Open access
Kevin Birk, Eric Lenning, Kevin Donofrio, and Matthew T. Friedlein

Abstract

Using vertical temperature profiles obtained from upper-air observations or numerical weather prediction models, the Bourgouin technique calculates areas of positive melting energy and negative refreezing energy for determining precipitation type. Energies are proportional to the product of the mean temperature of a layer and its depth. Layers warmer than 0°C consist of positive energy; those colder than 0°C consist of negative energy. Sufficient melting or freezing energy in a layer can produce a phase change in a falling hydrometeor. The Bourgouin technique utilizes these energies to determine the likelihood of rain (RA) versus snow (SN) given a surface-based melting layer and ice pellets (PL) versus freezing rain (FZRA) or RA given an elevated melting layer. The Bourgouin approach was developed from a relatively small dataset but has been widely utilized by operational forecasters and in postprocessing of NWP output. Recent analysis with a larger dataset suggests ways to improve the original technique, especially when discriminating PL from FZRA or RA. This and several other issues are addressed by a modified version of the Bourgouin technique described in this article. Additional enhancements include use of the wet-bulb profile rather than temperature, a check for heterogeneous ice nucleation, and output that includes probabilities of four different weather types (RA, SN, FZRA, PL) rather than the single most likely type. Together these revisions result in improved performance and provide a more viable and valuable tool for precipitation-type forecasts. Several National Weather Service forecast offices have successfully utilized the revised tool in recent winters.

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Jing Lei, Zhengguo Shi, Xiaoning Xie, Yingying Sha, Xinzhou Li, Xiaodong Liu, and Zhisheng An

Abstract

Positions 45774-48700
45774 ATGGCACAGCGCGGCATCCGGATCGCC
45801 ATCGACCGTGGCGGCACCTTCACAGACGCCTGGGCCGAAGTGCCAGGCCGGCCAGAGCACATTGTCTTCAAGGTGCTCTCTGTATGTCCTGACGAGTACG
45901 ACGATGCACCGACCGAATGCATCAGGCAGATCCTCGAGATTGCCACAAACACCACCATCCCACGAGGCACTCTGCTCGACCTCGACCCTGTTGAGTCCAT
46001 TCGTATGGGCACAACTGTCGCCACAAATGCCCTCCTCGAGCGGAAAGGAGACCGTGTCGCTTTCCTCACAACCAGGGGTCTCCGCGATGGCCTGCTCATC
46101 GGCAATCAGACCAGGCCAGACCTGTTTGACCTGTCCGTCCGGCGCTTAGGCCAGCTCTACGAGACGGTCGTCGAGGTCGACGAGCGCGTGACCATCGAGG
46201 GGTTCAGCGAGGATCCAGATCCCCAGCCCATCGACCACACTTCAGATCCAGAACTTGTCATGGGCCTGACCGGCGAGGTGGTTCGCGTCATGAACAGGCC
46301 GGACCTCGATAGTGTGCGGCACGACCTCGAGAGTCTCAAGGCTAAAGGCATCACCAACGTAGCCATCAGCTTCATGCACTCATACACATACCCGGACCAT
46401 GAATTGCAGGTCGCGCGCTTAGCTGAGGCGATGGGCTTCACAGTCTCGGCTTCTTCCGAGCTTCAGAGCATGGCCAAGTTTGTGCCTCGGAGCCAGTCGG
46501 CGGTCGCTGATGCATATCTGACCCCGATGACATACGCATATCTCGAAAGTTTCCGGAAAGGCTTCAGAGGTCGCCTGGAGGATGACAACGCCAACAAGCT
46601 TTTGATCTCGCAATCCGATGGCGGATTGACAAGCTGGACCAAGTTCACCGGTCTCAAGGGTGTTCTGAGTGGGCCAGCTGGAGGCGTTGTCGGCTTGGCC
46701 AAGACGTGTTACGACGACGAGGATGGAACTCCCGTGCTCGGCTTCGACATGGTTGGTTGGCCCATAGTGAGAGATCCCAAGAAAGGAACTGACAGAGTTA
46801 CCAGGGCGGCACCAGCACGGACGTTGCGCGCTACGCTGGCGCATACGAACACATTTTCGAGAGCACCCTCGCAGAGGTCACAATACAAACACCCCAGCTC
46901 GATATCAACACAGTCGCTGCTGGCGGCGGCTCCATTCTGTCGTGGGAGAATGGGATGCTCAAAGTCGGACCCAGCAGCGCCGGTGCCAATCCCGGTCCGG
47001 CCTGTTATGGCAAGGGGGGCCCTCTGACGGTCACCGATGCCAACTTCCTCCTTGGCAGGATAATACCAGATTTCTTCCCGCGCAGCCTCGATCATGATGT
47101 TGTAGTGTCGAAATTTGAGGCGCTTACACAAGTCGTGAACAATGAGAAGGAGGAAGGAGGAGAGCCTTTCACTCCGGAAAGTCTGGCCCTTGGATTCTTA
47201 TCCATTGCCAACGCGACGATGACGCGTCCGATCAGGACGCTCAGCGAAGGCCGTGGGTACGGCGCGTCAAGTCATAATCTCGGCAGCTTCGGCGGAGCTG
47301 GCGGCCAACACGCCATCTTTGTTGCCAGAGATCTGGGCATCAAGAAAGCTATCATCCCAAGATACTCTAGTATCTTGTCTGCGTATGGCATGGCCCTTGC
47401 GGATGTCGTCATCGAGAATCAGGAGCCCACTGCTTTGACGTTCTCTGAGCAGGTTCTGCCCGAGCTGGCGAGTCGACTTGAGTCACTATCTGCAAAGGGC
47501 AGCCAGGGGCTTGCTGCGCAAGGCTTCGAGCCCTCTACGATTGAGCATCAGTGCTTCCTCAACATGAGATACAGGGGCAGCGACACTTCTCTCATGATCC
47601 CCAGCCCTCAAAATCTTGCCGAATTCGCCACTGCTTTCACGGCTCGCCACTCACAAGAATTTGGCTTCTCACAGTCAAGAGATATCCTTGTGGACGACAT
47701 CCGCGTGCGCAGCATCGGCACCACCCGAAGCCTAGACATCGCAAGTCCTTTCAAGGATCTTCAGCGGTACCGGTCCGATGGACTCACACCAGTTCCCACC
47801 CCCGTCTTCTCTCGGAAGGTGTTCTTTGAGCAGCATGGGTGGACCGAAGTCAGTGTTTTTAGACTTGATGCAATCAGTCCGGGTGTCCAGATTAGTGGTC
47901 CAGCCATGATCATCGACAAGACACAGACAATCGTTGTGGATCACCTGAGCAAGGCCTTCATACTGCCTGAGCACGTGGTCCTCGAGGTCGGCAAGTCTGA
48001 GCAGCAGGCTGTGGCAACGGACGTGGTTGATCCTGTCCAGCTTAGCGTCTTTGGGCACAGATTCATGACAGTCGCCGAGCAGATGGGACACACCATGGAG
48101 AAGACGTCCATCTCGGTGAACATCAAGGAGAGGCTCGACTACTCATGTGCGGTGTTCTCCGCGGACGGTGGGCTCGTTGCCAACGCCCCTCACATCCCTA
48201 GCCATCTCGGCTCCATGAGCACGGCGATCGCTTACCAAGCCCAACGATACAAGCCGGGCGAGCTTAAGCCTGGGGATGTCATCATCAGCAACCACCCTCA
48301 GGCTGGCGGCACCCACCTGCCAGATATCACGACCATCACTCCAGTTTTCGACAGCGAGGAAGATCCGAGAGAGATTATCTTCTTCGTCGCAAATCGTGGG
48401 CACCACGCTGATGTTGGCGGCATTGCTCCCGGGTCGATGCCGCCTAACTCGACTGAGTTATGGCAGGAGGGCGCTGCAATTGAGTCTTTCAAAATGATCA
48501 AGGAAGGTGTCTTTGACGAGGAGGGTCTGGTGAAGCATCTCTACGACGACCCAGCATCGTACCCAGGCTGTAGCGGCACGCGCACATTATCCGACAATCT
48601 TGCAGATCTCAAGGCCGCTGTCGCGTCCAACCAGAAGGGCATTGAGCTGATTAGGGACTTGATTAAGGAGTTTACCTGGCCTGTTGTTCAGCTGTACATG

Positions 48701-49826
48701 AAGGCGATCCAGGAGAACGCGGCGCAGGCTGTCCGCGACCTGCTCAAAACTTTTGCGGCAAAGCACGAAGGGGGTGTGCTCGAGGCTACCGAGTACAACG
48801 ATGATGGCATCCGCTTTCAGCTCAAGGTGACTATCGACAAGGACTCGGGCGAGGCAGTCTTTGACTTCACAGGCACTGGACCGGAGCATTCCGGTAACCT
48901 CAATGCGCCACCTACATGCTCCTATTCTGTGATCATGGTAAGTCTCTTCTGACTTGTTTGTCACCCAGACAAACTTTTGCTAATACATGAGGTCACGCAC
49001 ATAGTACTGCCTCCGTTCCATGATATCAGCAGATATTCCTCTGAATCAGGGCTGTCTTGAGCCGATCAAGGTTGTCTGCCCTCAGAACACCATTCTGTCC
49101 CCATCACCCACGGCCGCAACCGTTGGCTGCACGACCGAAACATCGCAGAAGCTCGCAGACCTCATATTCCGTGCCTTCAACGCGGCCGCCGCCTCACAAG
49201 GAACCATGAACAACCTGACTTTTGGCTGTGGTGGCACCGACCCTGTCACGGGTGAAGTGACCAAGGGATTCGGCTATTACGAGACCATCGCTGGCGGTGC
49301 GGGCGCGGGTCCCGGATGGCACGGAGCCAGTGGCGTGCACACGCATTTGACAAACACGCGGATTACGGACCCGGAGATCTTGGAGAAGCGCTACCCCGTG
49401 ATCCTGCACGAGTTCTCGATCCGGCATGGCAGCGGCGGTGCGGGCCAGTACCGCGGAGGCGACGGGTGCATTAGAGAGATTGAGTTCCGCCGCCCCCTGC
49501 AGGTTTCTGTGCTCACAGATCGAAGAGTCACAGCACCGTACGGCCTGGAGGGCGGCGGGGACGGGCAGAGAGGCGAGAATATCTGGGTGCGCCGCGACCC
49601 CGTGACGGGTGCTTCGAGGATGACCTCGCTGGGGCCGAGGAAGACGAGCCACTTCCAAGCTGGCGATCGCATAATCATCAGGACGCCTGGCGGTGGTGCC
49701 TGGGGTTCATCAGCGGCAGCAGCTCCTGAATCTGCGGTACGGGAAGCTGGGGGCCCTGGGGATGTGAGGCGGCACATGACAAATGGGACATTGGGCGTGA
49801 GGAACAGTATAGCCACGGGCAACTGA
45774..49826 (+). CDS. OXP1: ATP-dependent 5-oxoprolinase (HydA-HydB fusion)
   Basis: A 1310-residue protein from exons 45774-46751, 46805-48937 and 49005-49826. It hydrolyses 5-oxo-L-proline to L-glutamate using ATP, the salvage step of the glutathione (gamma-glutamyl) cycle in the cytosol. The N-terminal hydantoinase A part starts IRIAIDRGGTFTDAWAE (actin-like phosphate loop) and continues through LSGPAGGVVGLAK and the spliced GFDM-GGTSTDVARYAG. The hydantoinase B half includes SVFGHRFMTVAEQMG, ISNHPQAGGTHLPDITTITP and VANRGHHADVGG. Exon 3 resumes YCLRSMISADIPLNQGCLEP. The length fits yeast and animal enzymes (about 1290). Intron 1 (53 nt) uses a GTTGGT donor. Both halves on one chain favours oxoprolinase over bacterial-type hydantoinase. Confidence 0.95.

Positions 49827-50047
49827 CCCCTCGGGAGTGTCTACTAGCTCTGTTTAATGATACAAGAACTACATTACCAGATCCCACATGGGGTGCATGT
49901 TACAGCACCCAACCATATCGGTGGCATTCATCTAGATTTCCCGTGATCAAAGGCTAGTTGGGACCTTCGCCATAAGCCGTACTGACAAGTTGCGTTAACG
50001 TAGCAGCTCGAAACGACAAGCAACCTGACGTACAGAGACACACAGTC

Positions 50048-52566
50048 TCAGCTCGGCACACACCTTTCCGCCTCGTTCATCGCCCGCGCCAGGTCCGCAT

The westerly jet (WJ) is an important component of atmospheric circulation, which is characterized by prominent seasonal variations in intensity and position. However, the response of the WJ over Asia during the Last Glacial Maximum (LGM) is still not clear. Using general circulation model experiments, the seasonal behaviors of the WJ over central Asia and Japan are analyzed in this paper. The results show that, compared to the present day (PD), the WJ presents a complicated response during the LGM, both in intensity and position. Over central Asia, it becomes weaker in both summer and winter. But over Japan, it is enhanced in summer but becomes diminished in winter. In terms of position, the WJ over central Asia shifts southward in both summer and winter, whereas the WJ over Japan moves southward in summer but does not change obviously relative to PD in winter. Such WJ changes are well explained by meridional temperature gradients in high troposphere, which is closely linked to seasonal thermal anomalies over the Tibetan Plateau (TP). Despite cooler LGM conditions, the anomalous warming center over the TP becomes stronger in summer. Derived from the heat budget equation, the stronger heating center is mainly caused by the weaker adiabatic cooling generated from ascending motion over the area south of the TP. In winter, the cooling over the TP is also strengthened, mostly owing to the subsidence-induced weaker adiabatic heating. Due to the importance of the WJ, the potential role of TP thermal effects should be a focus when explaining the East Asian climate change during the LGM.